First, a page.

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County Extension

  • Crape myrtles are hot-weather high performers

    Summer may be the time for kicking back and relaxing for humans, but it’s a stressful time in the garden. Hot days, warm nights and short-term droughts conspire to send those plants that prefer the cooler times into horticultural heaven sometimes known as the compost pile. But, if you want easy summer living in the garden and you want to show your team spirit, crape myrtles (Lagerstroemia sp.) are hot-weather high performers.

  • More on eating beans

    In last week’s column I made the case for replacing some of the meat in your diet with beans. Overall, beans have fewer calories and saturated fats and more fiber than meat. I’m not talking about green beans or string beans, but those that are called “dry” beans. These are beans like kidney, black, pinto, garbanzo and navy.

  • Ground pearls remain local lawn scourge

    Thirty-two years ago, I was a young Extension agent working in Cumberland County. The sandy soils around Fayetteville have many of the same problems that make growing grass such a challenge here in the Wilmington area, with the scale insect we call ground pearls being at the top of the most-hated list.

  • Oh my, gas!

    The research is in. Beans are in!

    The U.S. Department of Agriculture’s My Plate Food Guide classifies beans as both a high-protein food such as lean meat, poultry, fish, eggs and nuts, and in the vegetable group.

  • Mother’s Day lesson: bloom where you are planted

    Last Sunday was Mother’s Day. Mothers certainly deserve a day of recognition. After all, none of us would be here without a mother. And, if you’re like me, you put yours through more than a few trials and tribulations.

    Even so, many of us had more of a Joan Crawford rather than June Cleaver experience. If you’re still blaming your mom for your problems 25 years hence, save yourself a few hours on the shrink’s couch and let it go. She was doing the best she could with what she had to work with.

  • It’s strawberry time again!

    I consider it a true sign of spring when local strawberries are available. By the numbers of people at the local pick-your-own patches I’m guess other people feel the same way.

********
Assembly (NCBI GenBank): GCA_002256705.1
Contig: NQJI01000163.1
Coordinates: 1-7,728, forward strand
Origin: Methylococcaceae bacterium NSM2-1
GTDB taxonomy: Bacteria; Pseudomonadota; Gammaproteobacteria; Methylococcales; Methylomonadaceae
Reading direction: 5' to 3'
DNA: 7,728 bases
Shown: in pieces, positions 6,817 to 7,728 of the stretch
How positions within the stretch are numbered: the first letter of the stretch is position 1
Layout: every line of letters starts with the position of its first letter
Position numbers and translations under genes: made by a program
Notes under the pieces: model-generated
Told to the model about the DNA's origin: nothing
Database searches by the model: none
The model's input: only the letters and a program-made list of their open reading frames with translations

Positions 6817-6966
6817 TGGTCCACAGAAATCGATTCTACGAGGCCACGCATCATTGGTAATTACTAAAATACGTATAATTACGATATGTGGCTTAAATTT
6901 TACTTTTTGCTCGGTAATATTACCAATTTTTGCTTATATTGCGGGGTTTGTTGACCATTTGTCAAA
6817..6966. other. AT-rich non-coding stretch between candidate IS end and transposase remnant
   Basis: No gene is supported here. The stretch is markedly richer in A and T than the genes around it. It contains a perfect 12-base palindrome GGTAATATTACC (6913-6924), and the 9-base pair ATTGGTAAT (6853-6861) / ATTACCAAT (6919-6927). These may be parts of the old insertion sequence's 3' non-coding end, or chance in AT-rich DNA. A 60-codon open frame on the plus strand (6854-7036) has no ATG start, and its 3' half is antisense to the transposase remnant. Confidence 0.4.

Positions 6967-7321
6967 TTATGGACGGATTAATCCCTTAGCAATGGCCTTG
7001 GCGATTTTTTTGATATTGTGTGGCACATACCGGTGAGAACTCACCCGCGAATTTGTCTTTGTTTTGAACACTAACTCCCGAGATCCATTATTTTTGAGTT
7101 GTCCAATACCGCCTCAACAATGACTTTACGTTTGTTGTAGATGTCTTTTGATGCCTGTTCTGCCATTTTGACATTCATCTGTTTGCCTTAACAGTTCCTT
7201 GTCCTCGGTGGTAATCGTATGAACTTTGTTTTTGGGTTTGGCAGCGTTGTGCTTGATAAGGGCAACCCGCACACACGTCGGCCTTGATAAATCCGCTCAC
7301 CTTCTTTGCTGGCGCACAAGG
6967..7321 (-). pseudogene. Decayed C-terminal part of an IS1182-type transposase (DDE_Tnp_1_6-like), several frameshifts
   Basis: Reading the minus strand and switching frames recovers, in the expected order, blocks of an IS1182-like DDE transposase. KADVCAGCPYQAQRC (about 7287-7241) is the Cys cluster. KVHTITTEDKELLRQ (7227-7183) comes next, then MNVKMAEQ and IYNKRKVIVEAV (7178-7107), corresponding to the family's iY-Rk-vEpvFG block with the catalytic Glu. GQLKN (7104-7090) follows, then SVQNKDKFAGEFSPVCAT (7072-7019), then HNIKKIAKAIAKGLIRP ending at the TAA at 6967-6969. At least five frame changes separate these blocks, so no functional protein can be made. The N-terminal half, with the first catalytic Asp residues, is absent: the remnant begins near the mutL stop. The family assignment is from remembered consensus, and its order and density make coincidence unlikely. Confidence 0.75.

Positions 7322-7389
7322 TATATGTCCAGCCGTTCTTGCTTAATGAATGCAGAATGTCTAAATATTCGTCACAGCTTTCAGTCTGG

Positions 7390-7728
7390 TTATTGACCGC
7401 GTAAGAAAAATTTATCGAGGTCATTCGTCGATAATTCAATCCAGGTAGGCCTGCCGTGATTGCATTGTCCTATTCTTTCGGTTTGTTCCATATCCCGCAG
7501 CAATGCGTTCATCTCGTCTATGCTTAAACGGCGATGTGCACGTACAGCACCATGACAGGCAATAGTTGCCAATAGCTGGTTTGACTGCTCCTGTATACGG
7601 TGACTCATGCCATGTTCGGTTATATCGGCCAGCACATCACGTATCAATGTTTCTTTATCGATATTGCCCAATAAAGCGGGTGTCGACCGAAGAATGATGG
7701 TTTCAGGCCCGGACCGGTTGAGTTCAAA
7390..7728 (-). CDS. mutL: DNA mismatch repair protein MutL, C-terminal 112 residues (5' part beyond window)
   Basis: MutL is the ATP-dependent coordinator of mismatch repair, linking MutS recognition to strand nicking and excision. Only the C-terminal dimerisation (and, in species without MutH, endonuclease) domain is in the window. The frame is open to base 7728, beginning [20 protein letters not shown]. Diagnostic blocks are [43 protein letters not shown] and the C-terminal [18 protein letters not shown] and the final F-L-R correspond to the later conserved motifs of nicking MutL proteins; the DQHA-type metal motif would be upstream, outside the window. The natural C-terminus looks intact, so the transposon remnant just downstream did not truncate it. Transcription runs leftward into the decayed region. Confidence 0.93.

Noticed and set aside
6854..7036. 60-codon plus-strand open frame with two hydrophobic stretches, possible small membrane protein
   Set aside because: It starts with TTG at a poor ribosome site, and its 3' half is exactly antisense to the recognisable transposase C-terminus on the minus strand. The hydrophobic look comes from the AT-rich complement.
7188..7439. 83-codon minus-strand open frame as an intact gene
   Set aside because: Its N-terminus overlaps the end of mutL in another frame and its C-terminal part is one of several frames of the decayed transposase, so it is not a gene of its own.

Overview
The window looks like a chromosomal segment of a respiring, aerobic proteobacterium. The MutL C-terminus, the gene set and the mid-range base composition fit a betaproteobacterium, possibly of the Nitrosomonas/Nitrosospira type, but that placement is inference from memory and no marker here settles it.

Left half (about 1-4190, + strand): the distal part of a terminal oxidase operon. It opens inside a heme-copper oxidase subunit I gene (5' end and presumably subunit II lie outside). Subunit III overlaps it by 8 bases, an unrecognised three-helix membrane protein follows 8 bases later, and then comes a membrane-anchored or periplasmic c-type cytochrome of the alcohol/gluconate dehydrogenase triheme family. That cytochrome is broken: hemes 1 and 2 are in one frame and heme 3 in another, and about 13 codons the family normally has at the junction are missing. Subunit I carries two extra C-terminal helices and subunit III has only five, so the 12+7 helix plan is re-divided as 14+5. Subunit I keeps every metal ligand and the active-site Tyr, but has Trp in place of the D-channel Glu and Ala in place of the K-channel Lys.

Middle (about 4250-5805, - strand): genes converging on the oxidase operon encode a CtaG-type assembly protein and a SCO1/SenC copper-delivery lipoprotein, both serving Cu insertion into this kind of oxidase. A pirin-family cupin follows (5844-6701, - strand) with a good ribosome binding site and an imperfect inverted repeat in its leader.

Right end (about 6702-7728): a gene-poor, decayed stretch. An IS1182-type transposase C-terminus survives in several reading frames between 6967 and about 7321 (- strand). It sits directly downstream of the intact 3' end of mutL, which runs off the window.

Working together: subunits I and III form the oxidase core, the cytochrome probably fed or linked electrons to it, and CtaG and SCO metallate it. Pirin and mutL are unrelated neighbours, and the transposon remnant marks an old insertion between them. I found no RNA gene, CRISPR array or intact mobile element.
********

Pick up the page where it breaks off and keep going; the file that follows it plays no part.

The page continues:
The season had a slow start with the colder temperatures and near freezing nights earlier in the year. But, according to Al Hight from Brunswick Berries, this week and next should be the prime season and, if Mother Nature continues to be favorable, we will have berries through Memorial Day. 

  • Facing garden challenges like weeds, insects and diseases

    Working with people to make their gardens better affords me the opportunity to see a lot of the challenges you’re facing with diseases, insects and weeds. Winter weeds, aphids and fire blight are the favorite topics for this week.

  • Reluctant spring challenges gardeners

    April hasn’t felt much like spring so far. We were teased with a couple of days in the 80s that reminded us of

    beaches, sand bar parties, shrimp boiled in beer, guys in really short shorts and girls with big hair. Or, maybe that was just me.

    Regardless of your warm-weather memories, the reluctant spring continues to be a challenge in the garden. Soil temperatures are in the mid-60s, so our lawns, newly-planted flowers and shrubs aren’t doing what they normally do.

  • How to serve veggies with a twist

    All the latest healthful eating recommendations encourage adults to consume at least two to three cups of vegetables each day. Depending upon their age, children should have one to three cups. To get that many you need to eat at least one veggie at every meal. While most of us know this, finding new ways to put vegetables on our plates can be difficult and monotonous. Luckily, there are some new kitchen tools on the market that can make putting vegetables on your plate easy and fun.

  • Mistakes that would rankle ‘Dirty Harry Gardener’

    If tax time had you awake in the wee hours of the morning watching television, you saw all kinds of old movie marathons. I was watching several of the old “Dirty Harry” Clint Eastwood flicks last week. You’ll remember Harry Callihan as the anti-hero with the unconventional methods who always helps the good guys win. 

    What if there was a “Dirty Harry” for horticulture whose sole purpose was to prevent unnecessary insults and poor treatment of plants — a crape myrtle cop, a verbena vigilante?